FUREY: A former military leader breaks down what Ontario must do now

Toronto Sun

When retired lieutenant-colonel David Redman wrote Alberta’s 2005 Alberta pandemic influenza response plan, he received input from 10 deputy ministers. Only one of them was the deputy minister of health. The rest represented other ministries, other sectors. PHOTO BY FILES /TORONTO SUN

When retired Lt.-Col. David Redman wrote Alberta’s 2005 Alberta pandemic influenza response plan, he received input from 10 deputy ministers. Only one of them was the deputy minister of health. The rest represented other ministries, other sectors.

That’s because a pandemic is a whole-of-society emergency. Health care shouldn’t be the only voice at the table.

But what would they do and what would that accomplish?

As Redman explained in a wide-ranging interview with the Sun , the Canadian Armed Forces largely civilianized their medical system. They have few doctors, nurses and medics. They rely on provincial systems when faced with their own challenges.

Redman, who was appointed by Ralph Klein as head of counterterrorism in Alberta the day after 9/11 and later became the head of the Alberta Emergency Management Agency, says the mistakes all started when Ontario Premier Doug Ford put the chief medical officer in charge and basically ignored the existence of Emergency Management Ontario.

«They have not been allowed to do anything,» Redman said of EMO, which has previously been expected to take charge during floods, tornadoes, terrorism, nuclear accidents and, yes, pandemics. While they’re not specialists in any of those fields, they are tasked with the overall co-ordination of the response.

«They could bring process and logic to the issue, and they’re sitting there and waiting to be told to take over co-ordination of the pandemic,» Redman said. «They can’t do that until the premier forms an actual task force on the pandemic which represents all of industry».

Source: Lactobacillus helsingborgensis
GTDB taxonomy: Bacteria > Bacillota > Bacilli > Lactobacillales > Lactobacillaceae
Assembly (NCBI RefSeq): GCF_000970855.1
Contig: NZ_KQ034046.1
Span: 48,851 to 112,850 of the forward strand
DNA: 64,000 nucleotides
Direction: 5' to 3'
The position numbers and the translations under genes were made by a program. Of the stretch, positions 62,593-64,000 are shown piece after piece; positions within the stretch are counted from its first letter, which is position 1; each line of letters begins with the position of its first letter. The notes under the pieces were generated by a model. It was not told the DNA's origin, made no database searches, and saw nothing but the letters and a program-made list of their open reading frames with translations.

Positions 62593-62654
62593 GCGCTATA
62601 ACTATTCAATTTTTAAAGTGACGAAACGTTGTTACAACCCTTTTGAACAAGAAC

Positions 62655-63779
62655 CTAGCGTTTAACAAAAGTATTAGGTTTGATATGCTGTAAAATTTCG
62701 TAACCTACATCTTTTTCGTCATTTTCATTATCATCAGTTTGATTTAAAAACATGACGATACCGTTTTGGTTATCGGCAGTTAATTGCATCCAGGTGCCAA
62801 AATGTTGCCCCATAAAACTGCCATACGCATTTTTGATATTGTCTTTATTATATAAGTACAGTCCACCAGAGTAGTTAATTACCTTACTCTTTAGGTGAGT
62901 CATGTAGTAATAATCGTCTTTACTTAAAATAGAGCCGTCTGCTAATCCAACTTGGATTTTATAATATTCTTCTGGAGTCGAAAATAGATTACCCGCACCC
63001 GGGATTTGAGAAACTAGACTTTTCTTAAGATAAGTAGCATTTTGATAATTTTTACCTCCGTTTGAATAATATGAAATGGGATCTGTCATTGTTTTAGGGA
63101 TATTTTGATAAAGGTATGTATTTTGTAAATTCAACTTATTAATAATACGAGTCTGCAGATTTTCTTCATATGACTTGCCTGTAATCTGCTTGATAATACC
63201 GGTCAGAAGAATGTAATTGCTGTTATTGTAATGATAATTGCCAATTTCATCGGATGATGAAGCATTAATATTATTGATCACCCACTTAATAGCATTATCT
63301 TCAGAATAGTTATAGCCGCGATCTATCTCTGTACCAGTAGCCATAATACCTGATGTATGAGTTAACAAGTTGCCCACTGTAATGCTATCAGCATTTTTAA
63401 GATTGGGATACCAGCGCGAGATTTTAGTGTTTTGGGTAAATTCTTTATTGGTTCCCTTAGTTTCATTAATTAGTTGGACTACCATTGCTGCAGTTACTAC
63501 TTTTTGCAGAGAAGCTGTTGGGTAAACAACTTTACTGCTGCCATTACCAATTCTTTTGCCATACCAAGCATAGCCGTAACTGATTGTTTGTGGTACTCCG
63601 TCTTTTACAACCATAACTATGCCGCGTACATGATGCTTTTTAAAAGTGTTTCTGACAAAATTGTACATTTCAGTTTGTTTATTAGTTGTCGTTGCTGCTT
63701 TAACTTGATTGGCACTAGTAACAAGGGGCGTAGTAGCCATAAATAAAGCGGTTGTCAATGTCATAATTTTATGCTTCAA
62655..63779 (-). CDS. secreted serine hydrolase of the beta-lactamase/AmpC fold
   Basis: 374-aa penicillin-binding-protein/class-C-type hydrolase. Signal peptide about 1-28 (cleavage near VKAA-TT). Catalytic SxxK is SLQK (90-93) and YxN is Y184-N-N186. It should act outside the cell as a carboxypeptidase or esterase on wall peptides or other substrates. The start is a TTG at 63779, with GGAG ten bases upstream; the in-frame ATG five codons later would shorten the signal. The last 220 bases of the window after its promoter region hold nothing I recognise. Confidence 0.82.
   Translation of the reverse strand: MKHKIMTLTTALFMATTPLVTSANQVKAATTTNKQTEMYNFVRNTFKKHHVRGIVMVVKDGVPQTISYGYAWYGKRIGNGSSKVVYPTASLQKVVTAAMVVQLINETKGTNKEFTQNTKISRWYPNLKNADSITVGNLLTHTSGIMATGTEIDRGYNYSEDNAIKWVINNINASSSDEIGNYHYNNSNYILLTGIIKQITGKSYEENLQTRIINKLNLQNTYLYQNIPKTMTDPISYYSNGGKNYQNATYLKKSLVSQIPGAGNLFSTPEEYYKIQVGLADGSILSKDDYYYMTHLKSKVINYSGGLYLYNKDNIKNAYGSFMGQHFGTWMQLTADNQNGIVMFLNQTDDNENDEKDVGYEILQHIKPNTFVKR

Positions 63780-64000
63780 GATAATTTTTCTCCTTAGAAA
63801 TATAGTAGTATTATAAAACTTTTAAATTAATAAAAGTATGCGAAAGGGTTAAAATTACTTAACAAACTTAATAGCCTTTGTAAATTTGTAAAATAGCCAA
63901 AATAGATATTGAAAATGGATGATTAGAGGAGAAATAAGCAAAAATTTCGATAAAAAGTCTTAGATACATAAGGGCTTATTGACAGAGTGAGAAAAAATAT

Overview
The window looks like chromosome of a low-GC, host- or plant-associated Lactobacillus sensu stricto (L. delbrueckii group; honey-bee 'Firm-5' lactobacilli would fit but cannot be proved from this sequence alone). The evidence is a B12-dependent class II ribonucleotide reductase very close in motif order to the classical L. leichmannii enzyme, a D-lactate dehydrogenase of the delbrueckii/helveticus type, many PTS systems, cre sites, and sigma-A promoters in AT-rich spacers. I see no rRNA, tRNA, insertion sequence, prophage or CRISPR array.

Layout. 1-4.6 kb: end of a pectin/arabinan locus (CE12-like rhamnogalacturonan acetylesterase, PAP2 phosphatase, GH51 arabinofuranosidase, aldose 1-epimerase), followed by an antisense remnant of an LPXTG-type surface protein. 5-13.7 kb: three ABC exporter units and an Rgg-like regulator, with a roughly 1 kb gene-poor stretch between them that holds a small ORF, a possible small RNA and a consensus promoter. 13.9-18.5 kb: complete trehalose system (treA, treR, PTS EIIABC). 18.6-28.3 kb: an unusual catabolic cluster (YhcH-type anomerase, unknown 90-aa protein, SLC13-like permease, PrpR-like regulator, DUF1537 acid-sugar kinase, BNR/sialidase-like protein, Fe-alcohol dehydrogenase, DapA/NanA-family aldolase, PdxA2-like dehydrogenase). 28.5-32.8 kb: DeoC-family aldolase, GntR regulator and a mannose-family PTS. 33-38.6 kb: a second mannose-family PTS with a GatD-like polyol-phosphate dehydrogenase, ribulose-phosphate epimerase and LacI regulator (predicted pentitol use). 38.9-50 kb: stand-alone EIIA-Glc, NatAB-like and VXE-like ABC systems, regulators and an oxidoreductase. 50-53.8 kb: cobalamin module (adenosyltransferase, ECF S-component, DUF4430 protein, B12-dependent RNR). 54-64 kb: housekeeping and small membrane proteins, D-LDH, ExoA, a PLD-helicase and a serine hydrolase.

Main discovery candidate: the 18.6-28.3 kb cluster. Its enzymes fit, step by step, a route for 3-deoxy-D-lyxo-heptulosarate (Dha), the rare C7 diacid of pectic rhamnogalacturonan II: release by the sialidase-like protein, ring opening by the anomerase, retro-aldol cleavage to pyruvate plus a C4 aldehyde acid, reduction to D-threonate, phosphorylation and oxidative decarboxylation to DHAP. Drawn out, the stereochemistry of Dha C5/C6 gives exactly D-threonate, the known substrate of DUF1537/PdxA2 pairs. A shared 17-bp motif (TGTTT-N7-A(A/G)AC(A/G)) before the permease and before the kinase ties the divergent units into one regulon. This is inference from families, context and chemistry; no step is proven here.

During Redman’s decades in the Canadian Armed Forces, he was involved in responses to disasters across the world and has seen very few best practices rolled out to deal with COVID-19. «In two years, the people that are in charge have completely shown themselves incapable of even managing their own system,» Redman contended.

Redman described EMO as «the glue that binds» and laments that «the doctors being placed in charge has meant we have ignored every other sector.» This is how we’ve gotten to a point that schools have once again been shut in Ontario as a response to there being around 300 people in the ICU with COVID-19.

The 2018 federal pandemic influenza response plan put together by Dr. Theresa Tam’s office not long before COVID-19 began said that even in scenarios much more severe than the current one, places aren’t shut down by government. Instead, there is a priority on minimizing societal disruption.

Redman said that the mission should be «to ensure the minimum impact of COVID-19 on Ontario,» and that this is what EMO would do. «Because the current mission statement is to ensure the minimum impact of COVID-19 on the medical system — two different missions,» Redman said.

Hospital administrators may still be presented with challenging capacity issues, but the response wouldn’t be just to plunge into lockdown.

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Source: Anthony Furey | Toronto Sun

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